Why British monarch stays above politics

Queen dragged into 'Brexit' debate
Queen dragged into 'Brexit' debate

    JUST WATCHED

    Queen dragged into 'Brexit' debate

MUST WATCH

Queen dragged into 'Brexit' debate 01:37

Story highlights

  • Buckingham Palace dismisses report of Queen backing British exit from EU
  • Constitutional role of British monarchs is to steer clear of politics
  • Queen Elizabeth II has political views but never makes them known in public

London (CNN)The storm over Queen Elizabeth II's reported views on the European Union and whether Britain should vote in a referendum to leave the EU cuts to the very heart of royal neutrality.

    The Sun newspaper published a front-page article Wednesday with the headline "Queen backs Brexit," a term used to describe a potential "British exit" from the EU.
    In a dismissive statement about the report, Buckingham Palace said: "The Queen remains politically neutral as she has for 63 years. ... The referendum is a matter for the British people to decide."

    What's monarch's role?

    Ever since her ancestor King Charles I lost his head in 1649 following the English Civil War with Parliament, British monarchs' constitutional role has gradually distilled to this: representing the whole country -- and steering clear of politics.
    The abdication crisis of 1936 underlined this reality when it became clear that Parliament would not even allow Edward VIII to marry Wallis Simpson, the American divorcee he loved, and remain king.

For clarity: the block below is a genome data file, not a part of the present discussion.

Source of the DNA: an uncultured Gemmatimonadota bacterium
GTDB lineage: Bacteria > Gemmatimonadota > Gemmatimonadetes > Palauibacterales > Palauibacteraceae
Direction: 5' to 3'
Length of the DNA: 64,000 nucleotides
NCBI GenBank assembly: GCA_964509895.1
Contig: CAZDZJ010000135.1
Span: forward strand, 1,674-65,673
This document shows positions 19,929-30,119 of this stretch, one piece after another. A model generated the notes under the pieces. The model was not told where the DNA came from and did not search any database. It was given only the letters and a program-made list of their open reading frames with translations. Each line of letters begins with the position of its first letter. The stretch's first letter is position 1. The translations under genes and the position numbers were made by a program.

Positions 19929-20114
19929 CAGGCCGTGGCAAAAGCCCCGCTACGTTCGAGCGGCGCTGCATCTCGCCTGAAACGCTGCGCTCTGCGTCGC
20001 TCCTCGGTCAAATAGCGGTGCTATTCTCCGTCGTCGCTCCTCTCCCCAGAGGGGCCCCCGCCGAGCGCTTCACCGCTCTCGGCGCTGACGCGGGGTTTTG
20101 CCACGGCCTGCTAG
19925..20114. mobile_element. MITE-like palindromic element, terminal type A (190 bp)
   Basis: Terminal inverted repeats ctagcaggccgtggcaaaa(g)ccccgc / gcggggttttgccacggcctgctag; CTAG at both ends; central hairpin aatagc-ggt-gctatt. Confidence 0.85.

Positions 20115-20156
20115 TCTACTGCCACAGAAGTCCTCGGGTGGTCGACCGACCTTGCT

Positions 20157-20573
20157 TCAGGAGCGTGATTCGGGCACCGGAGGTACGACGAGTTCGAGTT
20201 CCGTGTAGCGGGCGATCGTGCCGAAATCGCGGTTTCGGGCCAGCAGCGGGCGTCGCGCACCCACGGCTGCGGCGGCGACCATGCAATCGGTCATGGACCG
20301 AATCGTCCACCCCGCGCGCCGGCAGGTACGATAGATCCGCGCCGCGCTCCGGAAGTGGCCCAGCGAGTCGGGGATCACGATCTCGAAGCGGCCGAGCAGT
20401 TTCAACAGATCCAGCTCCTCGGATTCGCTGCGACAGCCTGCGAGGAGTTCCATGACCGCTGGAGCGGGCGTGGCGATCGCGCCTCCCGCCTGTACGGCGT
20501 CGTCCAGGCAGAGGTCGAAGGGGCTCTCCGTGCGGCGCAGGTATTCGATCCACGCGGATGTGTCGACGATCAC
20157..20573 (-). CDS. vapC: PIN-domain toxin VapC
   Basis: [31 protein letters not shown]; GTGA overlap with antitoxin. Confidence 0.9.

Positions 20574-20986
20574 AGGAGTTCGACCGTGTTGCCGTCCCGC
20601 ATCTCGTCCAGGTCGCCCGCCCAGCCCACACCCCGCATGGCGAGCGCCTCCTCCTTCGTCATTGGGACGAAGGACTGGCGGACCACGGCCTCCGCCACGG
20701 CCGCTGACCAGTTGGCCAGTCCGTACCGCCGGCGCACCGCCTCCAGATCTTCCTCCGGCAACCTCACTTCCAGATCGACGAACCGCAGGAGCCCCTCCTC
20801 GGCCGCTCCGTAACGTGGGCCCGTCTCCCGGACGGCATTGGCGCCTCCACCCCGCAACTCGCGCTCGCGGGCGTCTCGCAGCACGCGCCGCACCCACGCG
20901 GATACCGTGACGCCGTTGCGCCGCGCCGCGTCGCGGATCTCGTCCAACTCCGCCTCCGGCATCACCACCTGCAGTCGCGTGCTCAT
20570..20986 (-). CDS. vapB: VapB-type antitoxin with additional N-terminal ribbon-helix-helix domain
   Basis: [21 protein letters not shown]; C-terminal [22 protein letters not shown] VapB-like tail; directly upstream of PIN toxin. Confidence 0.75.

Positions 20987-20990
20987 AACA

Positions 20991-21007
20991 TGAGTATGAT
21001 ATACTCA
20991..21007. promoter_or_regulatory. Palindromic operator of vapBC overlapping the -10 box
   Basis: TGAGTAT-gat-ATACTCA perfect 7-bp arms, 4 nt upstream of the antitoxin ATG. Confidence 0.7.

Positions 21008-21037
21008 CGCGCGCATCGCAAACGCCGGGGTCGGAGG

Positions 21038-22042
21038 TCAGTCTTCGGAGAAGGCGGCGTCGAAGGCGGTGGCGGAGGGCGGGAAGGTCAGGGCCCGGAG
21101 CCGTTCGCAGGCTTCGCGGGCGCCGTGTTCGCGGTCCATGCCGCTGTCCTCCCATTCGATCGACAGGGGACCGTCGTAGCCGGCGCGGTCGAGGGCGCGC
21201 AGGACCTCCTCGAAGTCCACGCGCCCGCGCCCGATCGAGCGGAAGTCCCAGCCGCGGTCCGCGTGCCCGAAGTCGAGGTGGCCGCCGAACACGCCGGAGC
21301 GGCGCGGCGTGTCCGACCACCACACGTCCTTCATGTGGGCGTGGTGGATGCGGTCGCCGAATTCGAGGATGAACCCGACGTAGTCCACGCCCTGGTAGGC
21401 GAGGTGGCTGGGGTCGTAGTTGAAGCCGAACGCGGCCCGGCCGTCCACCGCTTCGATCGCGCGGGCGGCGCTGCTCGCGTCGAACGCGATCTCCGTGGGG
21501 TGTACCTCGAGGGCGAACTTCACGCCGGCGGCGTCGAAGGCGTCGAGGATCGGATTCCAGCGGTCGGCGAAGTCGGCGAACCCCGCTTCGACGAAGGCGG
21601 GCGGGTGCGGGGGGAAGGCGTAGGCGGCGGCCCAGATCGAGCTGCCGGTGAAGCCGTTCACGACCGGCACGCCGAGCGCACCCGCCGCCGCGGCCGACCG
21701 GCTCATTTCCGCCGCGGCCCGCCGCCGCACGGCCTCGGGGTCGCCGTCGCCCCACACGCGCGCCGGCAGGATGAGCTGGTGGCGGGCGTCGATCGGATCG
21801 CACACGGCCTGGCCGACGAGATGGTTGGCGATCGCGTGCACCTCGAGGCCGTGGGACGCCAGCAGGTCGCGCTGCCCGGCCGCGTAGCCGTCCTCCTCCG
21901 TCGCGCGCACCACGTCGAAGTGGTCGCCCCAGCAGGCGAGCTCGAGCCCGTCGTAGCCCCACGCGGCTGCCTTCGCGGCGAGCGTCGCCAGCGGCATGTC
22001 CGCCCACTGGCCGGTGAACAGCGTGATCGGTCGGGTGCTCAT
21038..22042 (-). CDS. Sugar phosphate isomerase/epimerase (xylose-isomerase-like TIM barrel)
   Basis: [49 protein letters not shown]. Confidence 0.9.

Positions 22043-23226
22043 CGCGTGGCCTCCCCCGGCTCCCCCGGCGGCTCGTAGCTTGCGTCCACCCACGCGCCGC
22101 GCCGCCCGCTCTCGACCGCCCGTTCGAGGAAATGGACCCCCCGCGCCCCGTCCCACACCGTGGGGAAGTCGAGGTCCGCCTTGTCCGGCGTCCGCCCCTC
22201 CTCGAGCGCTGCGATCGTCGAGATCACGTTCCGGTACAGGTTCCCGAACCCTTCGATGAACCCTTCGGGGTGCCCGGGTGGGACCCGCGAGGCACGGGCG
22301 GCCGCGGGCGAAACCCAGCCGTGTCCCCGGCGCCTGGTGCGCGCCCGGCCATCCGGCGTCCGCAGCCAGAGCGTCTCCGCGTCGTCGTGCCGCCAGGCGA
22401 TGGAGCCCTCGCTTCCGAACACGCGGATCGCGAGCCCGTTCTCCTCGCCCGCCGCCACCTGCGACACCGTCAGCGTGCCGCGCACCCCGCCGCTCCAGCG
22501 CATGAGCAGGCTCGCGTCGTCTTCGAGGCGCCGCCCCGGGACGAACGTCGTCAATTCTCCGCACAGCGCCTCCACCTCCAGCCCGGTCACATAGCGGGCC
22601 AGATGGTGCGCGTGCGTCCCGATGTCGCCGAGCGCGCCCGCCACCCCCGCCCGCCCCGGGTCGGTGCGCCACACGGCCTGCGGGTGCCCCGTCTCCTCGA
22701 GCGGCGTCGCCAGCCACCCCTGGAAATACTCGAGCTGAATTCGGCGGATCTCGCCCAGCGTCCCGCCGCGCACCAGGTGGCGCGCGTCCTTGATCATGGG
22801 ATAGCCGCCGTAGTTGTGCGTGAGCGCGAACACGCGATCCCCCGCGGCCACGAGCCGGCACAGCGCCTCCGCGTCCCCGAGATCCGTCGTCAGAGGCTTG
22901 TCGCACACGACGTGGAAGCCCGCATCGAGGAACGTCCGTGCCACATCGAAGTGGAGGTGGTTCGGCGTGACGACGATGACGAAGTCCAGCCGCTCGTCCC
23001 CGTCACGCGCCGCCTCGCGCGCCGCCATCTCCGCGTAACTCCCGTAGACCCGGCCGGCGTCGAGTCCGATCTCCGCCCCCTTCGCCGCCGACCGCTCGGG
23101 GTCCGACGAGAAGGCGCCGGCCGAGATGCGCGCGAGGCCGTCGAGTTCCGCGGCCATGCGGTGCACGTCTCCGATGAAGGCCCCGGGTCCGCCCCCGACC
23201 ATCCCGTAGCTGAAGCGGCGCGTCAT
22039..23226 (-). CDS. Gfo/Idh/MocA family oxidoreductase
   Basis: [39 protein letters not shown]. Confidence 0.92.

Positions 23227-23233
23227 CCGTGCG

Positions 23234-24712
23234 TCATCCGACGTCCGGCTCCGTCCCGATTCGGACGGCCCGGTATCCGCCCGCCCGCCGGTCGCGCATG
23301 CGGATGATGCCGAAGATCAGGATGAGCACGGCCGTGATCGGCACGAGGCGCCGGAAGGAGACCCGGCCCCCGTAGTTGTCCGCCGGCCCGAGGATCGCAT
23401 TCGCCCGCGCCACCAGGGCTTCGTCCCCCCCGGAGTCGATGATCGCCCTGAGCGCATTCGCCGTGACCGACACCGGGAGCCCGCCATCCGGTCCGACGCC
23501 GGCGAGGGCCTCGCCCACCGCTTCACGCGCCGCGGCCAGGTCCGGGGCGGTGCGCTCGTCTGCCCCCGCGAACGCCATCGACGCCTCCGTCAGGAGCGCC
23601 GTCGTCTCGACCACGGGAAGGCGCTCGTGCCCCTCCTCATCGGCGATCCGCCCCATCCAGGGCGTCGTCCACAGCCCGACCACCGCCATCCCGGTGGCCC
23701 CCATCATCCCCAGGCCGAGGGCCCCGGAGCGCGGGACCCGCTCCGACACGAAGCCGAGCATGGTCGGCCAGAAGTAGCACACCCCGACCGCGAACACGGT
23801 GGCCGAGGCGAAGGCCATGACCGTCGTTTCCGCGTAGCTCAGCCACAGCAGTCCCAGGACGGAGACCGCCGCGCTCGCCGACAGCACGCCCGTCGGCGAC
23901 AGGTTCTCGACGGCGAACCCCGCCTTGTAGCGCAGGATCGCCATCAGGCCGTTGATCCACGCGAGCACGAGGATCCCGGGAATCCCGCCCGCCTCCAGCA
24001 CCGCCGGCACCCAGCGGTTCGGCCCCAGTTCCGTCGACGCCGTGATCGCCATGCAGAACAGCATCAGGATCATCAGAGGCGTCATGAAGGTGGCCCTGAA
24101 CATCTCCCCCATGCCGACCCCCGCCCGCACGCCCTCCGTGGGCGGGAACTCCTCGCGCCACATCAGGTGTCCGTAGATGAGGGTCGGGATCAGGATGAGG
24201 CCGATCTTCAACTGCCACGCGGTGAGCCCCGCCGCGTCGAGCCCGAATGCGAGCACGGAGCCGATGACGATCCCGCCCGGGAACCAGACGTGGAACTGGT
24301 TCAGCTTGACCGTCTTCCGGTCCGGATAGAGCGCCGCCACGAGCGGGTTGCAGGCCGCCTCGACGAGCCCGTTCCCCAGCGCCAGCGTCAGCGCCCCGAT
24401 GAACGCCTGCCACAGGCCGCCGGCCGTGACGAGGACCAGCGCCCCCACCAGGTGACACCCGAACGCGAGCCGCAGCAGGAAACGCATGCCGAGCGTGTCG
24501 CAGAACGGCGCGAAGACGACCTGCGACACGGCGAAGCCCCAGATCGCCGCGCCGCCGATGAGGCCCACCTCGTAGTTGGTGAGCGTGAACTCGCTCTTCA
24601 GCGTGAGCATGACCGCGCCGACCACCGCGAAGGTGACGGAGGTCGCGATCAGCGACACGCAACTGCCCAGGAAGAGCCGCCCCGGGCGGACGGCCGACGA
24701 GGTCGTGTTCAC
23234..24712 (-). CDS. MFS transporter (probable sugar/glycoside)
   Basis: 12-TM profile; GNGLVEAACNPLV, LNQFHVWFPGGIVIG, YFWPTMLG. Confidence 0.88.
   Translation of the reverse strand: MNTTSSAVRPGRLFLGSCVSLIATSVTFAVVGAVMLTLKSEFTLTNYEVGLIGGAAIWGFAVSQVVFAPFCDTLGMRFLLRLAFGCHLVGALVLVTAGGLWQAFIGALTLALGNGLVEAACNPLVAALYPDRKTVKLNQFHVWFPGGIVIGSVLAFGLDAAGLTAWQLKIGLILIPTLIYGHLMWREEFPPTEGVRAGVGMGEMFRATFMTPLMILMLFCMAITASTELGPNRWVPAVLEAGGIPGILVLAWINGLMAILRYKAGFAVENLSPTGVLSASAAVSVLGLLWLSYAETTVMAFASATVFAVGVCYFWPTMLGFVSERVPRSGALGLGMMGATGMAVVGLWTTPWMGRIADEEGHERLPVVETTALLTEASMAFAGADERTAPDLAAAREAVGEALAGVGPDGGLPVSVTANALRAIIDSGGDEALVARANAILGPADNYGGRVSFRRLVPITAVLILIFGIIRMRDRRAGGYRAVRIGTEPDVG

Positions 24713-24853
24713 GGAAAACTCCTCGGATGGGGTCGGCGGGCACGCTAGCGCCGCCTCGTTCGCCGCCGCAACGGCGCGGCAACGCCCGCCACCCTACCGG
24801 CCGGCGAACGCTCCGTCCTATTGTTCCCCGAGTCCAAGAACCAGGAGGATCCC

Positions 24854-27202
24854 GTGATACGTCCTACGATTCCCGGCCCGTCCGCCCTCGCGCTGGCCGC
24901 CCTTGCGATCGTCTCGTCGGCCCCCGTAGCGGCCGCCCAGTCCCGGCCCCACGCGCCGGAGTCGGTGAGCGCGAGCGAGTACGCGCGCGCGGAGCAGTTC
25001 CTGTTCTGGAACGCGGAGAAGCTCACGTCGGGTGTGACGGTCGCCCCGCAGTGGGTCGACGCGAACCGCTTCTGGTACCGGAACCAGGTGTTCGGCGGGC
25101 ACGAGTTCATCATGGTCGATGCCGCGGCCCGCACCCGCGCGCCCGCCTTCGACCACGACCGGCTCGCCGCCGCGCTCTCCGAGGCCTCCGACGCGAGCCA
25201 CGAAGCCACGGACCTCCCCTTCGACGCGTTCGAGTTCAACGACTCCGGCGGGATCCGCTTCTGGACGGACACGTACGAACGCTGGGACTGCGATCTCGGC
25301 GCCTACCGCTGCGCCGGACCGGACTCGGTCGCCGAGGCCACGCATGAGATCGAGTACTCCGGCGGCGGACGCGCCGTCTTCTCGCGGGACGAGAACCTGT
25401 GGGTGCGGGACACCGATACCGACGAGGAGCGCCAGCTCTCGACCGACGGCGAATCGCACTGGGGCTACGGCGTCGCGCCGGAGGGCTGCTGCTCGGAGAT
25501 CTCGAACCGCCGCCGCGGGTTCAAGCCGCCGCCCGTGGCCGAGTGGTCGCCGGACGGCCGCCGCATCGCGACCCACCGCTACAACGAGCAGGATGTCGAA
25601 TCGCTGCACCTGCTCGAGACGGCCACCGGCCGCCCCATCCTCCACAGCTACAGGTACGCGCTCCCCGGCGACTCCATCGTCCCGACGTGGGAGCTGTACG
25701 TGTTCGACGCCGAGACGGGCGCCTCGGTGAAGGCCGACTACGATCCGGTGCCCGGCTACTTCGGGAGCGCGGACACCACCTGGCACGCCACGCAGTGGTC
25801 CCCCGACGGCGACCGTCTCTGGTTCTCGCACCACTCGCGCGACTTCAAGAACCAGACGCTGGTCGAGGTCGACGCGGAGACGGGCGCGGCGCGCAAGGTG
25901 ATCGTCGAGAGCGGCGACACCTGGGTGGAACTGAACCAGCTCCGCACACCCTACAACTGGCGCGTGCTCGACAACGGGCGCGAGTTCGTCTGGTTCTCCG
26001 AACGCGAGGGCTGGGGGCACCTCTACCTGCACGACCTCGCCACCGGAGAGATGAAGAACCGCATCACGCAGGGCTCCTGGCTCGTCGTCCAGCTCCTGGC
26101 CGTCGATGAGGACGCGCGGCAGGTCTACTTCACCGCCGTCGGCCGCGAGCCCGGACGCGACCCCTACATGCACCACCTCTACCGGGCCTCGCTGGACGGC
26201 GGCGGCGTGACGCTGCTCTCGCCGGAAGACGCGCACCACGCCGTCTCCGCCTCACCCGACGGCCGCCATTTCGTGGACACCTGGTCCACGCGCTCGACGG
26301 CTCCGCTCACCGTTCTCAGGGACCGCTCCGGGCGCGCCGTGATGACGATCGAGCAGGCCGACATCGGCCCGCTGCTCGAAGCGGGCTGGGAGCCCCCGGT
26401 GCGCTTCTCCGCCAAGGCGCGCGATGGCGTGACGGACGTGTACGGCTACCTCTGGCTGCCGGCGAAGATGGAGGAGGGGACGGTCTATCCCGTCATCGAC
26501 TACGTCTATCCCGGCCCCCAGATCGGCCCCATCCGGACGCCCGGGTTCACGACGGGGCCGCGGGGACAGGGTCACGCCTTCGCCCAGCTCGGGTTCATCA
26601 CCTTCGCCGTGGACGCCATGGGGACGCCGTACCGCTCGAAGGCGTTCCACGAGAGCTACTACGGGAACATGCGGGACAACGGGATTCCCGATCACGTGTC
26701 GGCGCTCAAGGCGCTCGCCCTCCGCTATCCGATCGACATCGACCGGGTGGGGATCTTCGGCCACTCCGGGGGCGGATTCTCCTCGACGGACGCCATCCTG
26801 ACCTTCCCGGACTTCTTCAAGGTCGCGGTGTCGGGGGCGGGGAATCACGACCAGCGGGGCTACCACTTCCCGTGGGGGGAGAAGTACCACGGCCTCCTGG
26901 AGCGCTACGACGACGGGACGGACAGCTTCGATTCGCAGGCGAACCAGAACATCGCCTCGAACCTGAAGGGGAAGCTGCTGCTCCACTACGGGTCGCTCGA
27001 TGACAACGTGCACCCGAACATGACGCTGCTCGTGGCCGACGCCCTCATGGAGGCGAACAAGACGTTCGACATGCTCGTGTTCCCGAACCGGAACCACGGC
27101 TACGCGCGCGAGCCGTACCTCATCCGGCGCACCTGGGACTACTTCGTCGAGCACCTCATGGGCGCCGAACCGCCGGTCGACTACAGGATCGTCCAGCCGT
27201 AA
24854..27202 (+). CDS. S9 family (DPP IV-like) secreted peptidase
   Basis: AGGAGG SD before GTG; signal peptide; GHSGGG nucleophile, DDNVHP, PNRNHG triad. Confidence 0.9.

So the reason for Buckingham Palace's frustration is simple: The royal family's position requires the support of parliamentarians -- on either side of the political divide. To support one party -- or cause -- will only lead to trouble further down the line.
    Of course, this is not to say that the Queen has no political views. Several of her prime ministers have recalled the sound political advice she has given in the meetings she holds with them every week -- but those words have always remained private.
    And while the royal family realizes it can only survive by appearing to be above the political fray -- it is far from being politically naive. In 1917, near the end of World War I, the family changed its name from Saxe-Coburg-Gotha to the more English-sounding Windsor amid widespread anti-German feeling.

    Silence is golden

    On rare occasions her thoughts have made it into the public domain. BBC correspondent Frank Gardner revealed in 2012 that the Queen told him she was surprised that radical Islamic cleric Abu Hamza was still free. The journalist later apologized for disclosing the monarch's remarks.
    And during the Scottish referendum campaign, Elizabeth told a well-wisher outside a church that she hoped people would "think very carefully about the future." It was a rare moment of candor for someone well aware that anything she says in public has the potential to be picked up by reporters.
    The situation is slightly different with other members of the royal family. Her heir, Prince Charles, is an outspoken supporter of environmental causes and frequently writes letters to government ministers expressing his views. Her husband, Prince Philip, is also famed for his forthright observations and jokes.
    Royal aides say Prince Charles will cease to express his opinions when he becomes king. Gradually he is being prepared for his future role: With a mother who has prided herself on never putting a foot wrong in public, Charles will realize the truth of the adage that silence is golden.